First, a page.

Jury sees autopsy photos, hears from firearms expert

Lisa Ann Davis Lebis listens to former Clayton County sheriff’s Investigator Josh Waites testify to charging her after she kicked him in the chest and hit him during her arrest Dec. 17, 2012. (Staff Photo: Kathy Jefcoats)

Lisa Ann Davis Lebis listens to former Clayton County sheriff’s Investigator Josh Waites testify to charging her after she kicked him in the chest and hit him during her arrest Dec. 17, 2012. (Staff Photo: Kathy Jefcoats)


Former sheriff’s Investigator Josh Waites testifies that Lisa Ann Davis Lebis kicked him in the chest and hit him during her arrest on Dec. 17, 2012. (Staff Photo: Kathy Jefcoats)


Clayton County police Detective Steve Jakes testifies under direct examination by Assistant District Attorney Jeff Gore about evidence recovered from Lisa Lebis’ motel room. Gore is holding a handgun reported stolen in DeKalb County days before the shooting. (Staff Photo: Kathy Jefcoats)


Defense attorney Kenneth Ellis examines what police believe to be a homemade gun silencer found inside the Lebis motel room Dec. 17, 2012. (Staff Photo: Kathy Jefcoats)


Lacedrick Pettway said he didn’t recognize his handgun, reported stolen days before it was found inside a Stockbridge motel room rented to Tremaine and Lisa Lebis in December 2012. Police said it had been modified with electrical tape, zip ties and shoestrings. (Staff Photo: Kathy Jefcoats)


GBI Medical Examiner Dr. Keith Lehman examines documents related to the autopsy of slain Clayton County police Officer Sean Callahan while on the witness stand Thursday. (Staff Photo: Kathy Jefcoats)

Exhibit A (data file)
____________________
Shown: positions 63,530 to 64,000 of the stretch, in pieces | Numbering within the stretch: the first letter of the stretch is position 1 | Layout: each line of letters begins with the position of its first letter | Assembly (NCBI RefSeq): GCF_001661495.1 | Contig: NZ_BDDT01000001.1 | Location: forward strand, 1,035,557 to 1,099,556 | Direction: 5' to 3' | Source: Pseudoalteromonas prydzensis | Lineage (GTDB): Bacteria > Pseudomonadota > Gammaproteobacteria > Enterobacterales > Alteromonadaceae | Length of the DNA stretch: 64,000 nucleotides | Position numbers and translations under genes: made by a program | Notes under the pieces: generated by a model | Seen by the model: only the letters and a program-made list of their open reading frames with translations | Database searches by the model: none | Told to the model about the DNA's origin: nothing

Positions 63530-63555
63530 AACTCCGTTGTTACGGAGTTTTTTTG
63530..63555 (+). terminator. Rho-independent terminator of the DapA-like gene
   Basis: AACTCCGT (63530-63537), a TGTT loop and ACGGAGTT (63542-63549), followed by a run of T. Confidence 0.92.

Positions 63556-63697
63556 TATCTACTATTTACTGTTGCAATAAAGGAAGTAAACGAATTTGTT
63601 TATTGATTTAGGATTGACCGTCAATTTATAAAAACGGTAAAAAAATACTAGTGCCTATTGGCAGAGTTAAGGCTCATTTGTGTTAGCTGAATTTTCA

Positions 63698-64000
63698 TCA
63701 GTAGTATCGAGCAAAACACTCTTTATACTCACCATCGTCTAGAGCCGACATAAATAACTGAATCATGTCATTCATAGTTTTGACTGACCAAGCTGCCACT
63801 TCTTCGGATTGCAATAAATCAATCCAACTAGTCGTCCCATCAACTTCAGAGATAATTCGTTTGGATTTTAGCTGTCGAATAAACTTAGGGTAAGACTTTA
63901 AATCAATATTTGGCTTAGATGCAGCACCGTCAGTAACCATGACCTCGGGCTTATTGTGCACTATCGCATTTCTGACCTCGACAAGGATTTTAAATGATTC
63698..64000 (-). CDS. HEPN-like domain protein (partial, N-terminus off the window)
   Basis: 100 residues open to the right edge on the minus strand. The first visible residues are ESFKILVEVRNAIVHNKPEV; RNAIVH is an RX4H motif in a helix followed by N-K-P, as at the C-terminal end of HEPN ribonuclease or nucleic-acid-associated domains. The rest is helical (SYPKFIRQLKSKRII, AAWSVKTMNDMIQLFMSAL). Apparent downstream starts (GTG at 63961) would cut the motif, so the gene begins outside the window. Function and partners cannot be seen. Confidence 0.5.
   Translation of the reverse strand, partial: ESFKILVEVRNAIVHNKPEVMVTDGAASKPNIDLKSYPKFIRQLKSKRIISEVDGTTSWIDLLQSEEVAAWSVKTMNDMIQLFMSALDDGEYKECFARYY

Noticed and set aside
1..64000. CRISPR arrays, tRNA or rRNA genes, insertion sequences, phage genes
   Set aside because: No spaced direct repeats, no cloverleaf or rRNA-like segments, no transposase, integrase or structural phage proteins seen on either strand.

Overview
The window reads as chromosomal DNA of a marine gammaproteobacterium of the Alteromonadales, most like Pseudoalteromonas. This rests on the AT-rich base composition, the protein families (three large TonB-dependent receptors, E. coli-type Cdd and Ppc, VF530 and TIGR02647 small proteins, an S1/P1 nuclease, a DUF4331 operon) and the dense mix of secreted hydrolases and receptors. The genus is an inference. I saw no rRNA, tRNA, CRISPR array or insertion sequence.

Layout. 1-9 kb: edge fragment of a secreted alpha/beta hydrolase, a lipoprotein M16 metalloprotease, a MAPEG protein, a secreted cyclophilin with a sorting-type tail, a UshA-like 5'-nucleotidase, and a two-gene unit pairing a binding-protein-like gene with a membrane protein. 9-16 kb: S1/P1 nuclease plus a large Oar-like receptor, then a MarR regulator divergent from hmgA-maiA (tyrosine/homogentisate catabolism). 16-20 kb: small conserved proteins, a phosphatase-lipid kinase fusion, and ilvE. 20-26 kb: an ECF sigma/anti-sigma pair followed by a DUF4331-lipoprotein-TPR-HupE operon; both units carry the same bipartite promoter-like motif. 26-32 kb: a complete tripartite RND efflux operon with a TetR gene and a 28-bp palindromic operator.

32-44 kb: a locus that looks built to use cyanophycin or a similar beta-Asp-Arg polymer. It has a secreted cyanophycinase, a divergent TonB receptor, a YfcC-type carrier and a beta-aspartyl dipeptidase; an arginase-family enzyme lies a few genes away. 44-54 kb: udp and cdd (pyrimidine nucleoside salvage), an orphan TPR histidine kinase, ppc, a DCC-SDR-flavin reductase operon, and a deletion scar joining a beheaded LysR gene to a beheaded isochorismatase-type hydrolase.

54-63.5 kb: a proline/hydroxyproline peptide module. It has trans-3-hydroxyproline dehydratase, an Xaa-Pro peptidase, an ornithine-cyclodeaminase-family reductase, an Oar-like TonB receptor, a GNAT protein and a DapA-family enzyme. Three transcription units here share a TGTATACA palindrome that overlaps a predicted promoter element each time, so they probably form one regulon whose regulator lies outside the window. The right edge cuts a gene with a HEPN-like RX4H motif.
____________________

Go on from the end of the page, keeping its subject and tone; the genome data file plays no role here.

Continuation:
Clayton County Jail physician Walter Smith testified that, despite her claims, Lisa Lebis was not pregnant when she was booked in December 2012.


Firearms expert Kyle Felix discusses how bullets are matched up to the weapons that fired them. (Staff Photo: Kathy Jefcoats)


Firearms expert examines the gun used to kill Clayton County police Officer Sean Callahan. (Staff Photo: Kathy Jefcoats)


From left, Assistant District Attorney Jeff Gore, defense attorney Kenneth Ellis, court reporter Barbara Cooley and District Attorney Tracy Graham Lawson have a sidebar with Superior Court Judge Albert Collier. (Staff Photo: Kathy Jefcoats)


Lisa Ann Davis Lebis during Thursday’s proceedings. (Staff Photo: Kathy Jefcoats)


A photo of the back of Motel 6 Building 500 where Clayton County police Officer Sean Callahan was shot. He died about 14 hours later at Grady Memorial Hospital. (Staff Photo: Kathy Jefcoats)


Lisa Ann Davis Lebis listens to a state’s witness on the stand Thursday afternoon. (Staff Photo: Kathy Jefcoats)

JONESBORO — The single round that killed Clayton County Police Officer Sean Callahan hit his left shoulder in two places before entering the rear of his neck, a medical examiner testified Thursday.

Callahan’s family left the courtroom as Dr. Keith Lehman of the Georgia Bureau of Investigation Crime Lab took the stand Thursday to explain autopsy photos and his findings. The jury saw graphic photos of Callahan taken the day he died, Dec. 18, 2012, about 14 hours after being shot, Lehman said.